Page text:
The holidays are a joyous time of year and a wonderful time to teach your child about kindness, thoughtfulness, and generosity. From simply saying “please” and “thank you” to drawing a picture to cheer someone up, you can foster caring and compassionate behavior in your child with these valuable tips and activities.
Encourage your child to identify and label his own emotions to help him understand what it means to be empathetic and compassionate. When children have language to describe their own feelings, they are better able to understand the feelings of others. When you read books together, talk about how the characters are feeling. Encourage your child to notice facial cues and body language, such as if a character is pouting or crossing his arms. Ask, “How do you think the boy is feeling and why?” When children are able to take the perspective of others, they’re more likely to show compassion to people in their own lives.
Kindness is Doing
Help your child understand how simple actions such as smiling at a stranger, saying “please” and “thank you,” asking “how are you?” or giving someone a hug plants seeds of kindness. Encouraging your child to show kindness by asking a friend who seems sad, “Are you okay?” or “Can I help you?” teaches that kindness is responding to the needs of others without expecting a thank you in return, and that helping others can make you feel good, too.
Giving is Caring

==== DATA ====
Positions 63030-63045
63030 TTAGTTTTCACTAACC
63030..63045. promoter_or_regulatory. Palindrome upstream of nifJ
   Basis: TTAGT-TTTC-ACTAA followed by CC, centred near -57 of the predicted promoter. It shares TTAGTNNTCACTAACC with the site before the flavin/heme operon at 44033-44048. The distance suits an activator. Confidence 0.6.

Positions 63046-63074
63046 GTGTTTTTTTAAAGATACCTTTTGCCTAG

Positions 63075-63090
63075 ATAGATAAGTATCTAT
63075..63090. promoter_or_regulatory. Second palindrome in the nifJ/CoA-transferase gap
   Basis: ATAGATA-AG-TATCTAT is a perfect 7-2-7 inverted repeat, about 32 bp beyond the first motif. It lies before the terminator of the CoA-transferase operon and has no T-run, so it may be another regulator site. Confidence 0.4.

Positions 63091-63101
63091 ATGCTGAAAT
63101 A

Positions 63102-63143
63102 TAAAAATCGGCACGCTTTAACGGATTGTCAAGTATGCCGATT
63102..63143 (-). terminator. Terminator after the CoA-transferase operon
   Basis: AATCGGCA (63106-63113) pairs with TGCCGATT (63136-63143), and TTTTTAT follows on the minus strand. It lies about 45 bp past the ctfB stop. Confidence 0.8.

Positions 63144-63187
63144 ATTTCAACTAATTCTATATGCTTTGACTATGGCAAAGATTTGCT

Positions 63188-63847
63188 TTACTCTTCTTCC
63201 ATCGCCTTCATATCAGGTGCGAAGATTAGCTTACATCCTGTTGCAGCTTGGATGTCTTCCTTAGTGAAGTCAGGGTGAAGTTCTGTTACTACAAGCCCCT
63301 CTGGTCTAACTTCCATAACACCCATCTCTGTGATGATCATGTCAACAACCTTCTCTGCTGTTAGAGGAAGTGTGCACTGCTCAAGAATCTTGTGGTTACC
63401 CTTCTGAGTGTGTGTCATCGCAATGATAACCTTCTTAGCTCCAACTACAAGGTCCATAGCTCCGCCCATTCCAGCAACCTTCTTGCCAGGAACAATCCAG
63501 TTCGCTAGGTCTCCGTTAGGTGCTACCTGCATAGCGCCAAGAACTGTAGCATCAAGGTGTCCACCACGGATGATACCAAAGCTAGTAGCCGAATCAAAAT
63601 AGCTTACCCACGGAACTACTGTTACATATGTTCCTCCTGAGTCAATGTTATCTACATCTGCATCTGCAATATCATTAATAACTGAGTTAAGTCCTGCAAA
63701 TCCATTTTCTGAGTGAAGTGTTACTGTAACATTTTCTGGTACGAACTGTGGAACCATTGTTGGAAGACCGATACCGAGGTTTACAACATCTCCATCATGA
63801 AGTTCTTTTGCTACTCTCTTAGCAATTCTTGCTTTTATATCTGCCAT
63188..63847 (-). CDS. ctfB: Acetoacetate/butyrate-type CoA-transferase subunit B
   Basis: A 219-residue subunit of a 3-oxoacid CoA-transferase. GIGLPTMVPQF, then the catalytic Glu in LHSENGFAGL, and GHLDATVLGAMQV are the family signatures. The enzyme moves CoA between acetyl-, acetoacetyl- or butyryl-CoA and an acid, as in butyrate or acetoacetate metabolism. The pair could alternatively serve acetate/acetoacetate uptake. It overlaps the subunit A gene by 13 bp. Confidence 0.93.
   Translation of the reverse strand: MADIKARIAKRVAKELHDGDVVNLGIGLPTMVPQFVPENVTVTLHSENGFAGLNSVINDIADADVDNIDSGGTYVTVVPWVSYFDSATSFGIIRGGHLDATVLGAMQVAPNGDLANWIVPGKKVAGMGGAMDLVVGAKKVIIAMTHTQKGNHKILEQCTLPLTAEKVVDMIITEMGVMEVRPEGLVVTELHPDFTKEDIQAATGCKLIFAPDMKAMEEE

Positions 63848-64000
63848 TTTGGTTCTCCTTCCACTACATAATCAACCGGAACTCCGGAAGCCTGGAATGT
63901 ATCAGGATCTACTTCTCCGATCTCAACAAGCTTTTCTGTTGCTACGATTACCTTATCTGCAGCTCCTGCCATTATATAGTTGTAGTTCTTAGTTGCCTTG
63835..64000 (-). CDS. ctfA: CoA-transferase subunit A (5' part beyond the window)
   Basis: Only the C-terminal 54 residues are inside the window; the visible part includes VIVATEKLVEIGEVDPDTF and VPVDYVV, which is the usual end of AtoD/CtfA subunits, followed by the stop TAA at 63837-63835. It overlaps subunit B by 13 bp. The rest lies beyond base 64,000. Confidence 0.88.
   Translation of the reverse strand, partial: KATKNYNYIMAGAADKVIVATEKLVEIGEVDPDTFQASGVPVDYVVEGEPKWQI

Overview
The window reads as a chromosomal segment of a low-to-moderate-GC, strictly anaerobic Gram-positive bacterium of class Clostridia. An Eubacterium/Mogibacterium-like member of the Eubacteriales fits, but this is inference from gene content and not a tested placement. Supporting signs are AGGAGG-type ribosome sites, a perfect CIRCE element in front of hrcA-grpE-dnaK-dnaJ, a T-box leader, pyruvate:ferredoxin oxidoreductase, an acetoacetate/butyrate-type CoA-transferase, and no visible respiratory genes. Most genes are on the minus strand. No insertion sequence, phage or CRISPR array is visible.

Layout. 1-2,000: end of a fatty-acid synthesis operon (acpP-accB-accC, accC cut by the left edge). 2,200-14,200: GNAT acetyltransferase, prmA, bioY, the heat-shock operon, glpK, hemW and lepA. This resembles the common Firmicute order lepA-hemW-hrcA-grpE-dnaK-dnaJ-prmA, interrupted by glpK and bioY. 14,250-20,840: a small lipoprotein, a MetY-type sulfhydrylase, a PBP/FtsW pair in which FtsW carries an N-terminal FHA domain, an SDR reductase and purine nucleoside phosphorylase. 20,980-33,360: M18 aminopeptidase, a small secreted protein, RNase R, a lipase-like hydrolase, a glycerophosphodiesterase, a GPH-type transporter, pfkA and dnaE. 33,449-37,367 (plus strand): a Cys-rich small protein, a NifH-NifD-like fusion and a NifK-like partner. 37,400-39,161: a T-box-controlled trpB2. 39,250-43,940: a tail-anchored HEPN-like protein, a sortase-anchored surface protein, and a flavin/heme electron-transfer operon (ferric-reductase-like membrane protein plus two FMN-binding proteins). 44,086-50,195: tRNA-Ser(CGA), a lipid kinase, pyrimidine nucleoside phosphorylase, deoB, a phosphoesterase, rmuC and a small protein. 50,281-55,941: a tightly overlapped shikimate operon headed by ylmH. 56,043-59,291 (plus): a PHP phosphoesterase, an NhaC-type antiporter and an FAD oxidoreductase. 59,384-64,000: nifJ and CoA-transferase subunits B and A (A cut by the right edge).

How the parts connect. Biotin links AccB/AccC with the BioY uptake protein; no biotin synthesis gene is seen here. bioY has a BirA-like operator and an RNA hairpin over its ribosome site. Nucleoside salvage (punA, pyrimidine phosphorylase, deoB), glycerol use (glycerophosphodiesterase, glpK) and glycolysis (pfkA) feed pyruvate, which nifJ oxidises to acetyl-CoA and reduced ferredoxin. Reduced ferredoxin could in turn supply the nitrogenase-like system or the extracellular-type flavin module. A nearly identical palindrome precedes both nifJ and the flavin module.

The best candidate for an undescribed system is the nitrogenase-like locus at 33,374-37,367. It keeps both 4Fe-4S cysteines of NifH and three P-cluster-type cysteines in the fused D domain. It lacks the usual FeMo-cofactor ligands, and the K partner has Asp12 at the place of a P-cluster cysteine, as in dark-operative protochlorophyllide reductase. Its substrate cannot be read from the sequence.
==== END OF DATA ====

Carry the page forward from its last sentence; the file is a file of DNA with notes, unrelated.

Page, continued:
Model what it means to show love and kindness by giving to those in need. You could donate books or toys to a local charity or organization, or throw a bake sale and let your child help you with the baking--then donate the proceeds to a cause or charity that you choose together. Or encourage your child to make a card for someone in her community, such as a fire fighter, a librarian, or a school crossing guard, to show appreciation and gratitude. A picture or note not only brightens someone’s day but can also make your child feel good about herself by thinking about others. Remember, no acts of kindness are too small.
Be the Example
Finally, remember you are your child’s best role model. Your preschooler learns by watching, so be sure to demonstrate acts of kindness and lead by example. Model caring behavior in your own relationships this season (even if the holidays become stress-ridden). Include your child when you are doing something helpful, and explain why (i.e. checking in on an elderly neighbor who may be alone for the holidays) to demonstrate the empathy you’d like your child to have for others. Talk about what you are grateful for and encourage your child to do the same.
Together, this holiday season let’s make the world a little brighter and kinder. Happy and safe holidays to you and your little ones!